Andrew Sullivan made the same jump Scott Brison made, to realize that incompetence and willingness to pander to extremists trumps ideological affinity. Even the free market high church the Cato Institute, observing the smoking ruin of the deregulated electricity markets has reluctantly advocated returning to some kind of regulated environment.
However finding the more moderate elements of the Conservative movement less bat-shit insane then those currently infesting the corridors of power in both Ottawa and Washington is hardly a tough curve to be graded on.
Stirling Newberry writes that the misty eyed nostalgia among the ostensibly clear-eyed reality based conservatives ignores the real legacy of the Reagan/Thatcher years when the resurgent right looted the wealth created over decades by worn out progressives:
Reagan and Thatcher brought in hard people. People willing to inflict misery on other people. People willing to lay the lumber down on the working class, and even more so on the day laboring class.
They were willing to warehouse urban criminals in jail forever, they were willing to impose a stagnation tax on wages, and they were willing to let people slip into a permanent state of semi-poverty, floating between jobs on one hand, and lotteries and alcohol on the other. This hardness was projected in foreign affairs, in domestic affairs. It brought with it a wave of people who had been waiting to lay into the "softness" of all kinds - in education, in criminal justice, in economics, in society.
The right might want to run and hide from the reality that they are, in fact, a bunch of conservative inflationists who have a wide streak of political sadism in them, but it does not take long wandering in the wilderness of right wing ranting to realize that what unifies the right wing is not a love of small government, nor a love of rights, nor any particular economic theory, but a personal belief that other people's right to a face stops at your fist, and that problems are best solved by beating the guts out of whoever crosses you - whether in the foreign or domestic environment.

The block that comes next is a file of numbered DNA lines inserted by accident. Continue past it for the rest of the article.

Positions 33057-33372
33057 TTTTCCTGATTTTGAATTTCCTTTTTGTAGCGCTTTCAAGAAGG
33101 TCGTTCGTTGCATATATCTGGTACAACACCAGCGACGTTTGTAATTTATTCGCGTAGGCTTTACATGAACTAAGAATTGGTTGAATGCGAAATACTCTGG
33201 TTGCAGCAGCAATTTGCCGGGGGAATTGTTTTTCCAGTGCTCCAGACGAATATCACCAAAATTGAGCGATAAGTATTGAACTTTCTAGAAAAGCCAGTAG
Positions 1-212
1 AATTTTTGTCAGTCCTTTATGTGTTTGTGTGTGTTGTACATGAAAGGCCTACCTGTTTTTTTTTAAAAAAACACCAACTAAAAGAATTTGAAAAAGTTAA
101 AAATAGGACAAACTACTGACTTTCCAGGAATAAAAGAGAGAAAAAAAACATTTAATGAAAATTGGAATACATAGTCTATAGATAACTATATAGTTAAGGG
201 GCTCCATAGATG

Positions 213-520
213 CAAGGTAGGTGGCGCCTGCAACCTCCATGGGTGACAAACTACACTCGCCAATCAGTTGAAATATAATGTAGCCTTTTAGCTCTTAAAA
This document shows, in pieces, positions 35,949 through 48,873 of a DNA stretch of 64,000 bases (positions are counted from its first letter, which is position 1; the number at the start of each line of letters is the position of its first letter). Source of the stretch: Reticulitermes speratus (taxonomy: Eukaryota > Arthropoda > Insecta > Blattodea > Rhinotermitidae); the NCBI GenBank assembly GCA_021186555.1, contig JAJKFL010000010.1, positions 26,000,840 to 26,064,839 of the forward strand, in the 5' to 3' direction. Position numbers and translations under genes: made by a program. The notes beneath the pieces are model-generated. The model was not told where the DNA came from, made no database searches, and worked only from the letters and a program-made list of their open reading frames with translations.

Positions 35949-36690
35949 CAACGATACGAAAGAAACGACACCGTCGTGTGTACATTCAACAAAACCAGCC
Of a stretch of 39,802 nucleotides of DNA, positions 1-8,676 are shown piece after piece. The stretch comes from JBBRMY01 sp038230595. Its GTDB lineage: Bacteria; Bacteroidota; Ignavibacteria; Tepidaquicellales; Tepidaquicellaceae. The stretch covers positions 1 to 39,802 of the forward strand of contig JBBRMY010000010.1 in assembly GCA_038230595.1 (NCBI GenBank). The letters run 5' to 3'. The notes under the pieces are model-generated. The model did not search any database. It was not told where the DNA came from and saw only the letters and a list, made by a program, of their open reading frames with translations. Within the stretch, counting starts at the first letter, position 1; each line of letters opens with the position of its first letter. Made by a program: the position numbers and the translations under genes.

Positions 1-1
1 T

And of course as he points out, the conditions that allowed Reagan and Thatcher to keep the party going as long as they did no longer obtain:
The retreat of the conservatives to the happy haven of Reagan is also doomed as policy. Virtually every circumstance which allowed Thatcherism and Reaganomics to work is gone. Far from being over-taxes, holders of rent are under taxed dramatically, and the resulting lack of research has created a pervasive lack of investment supply. The United States is no longer a creditor nation that makes more from its investments than it pays out, but one that pays out more in investment service than it takes in. The Baby Boom is not about to enter its peak earning years, but its peak "burning years". The rest of the world is not half enslaved, but competing for a diminishing flow of the very same oil that Carter had no chance of weaning us from. Developing nations now know that allowing Western finance to come in too soon, is to be stripped bare of assets - and China and India are both taking steps to prevent this, as the oilarchies long ago did. They can buy our companies, but we cannot buy theirs on equal terms. Worker's wages are now not high relative to the size of the economy, but after a generation of standing still, are not even enough to pay the debt service they have taken on. There isn't a generation of pension funds to pillage, but instead a middle class with a negative savings rate.
In short, the Conservative Troll, not Soul, wants to go back to the idyllic moment when Liberalism was both rich in savings to loot, and poor of energy and ideas to prevent it. When the world was, indeed, ready for a generation long spending binge, when there was a fat bank account to tap. All of this is gone, as gone as the polluted rivers and monolithic network news broadcasts. It is a waning memory, like the sound of Walter Cronkite's sign off of "and that's the way it is." We look back on it through an increasingly smokey lense, as E.L. Doctrow looked back on the turn of the century in Ragtime.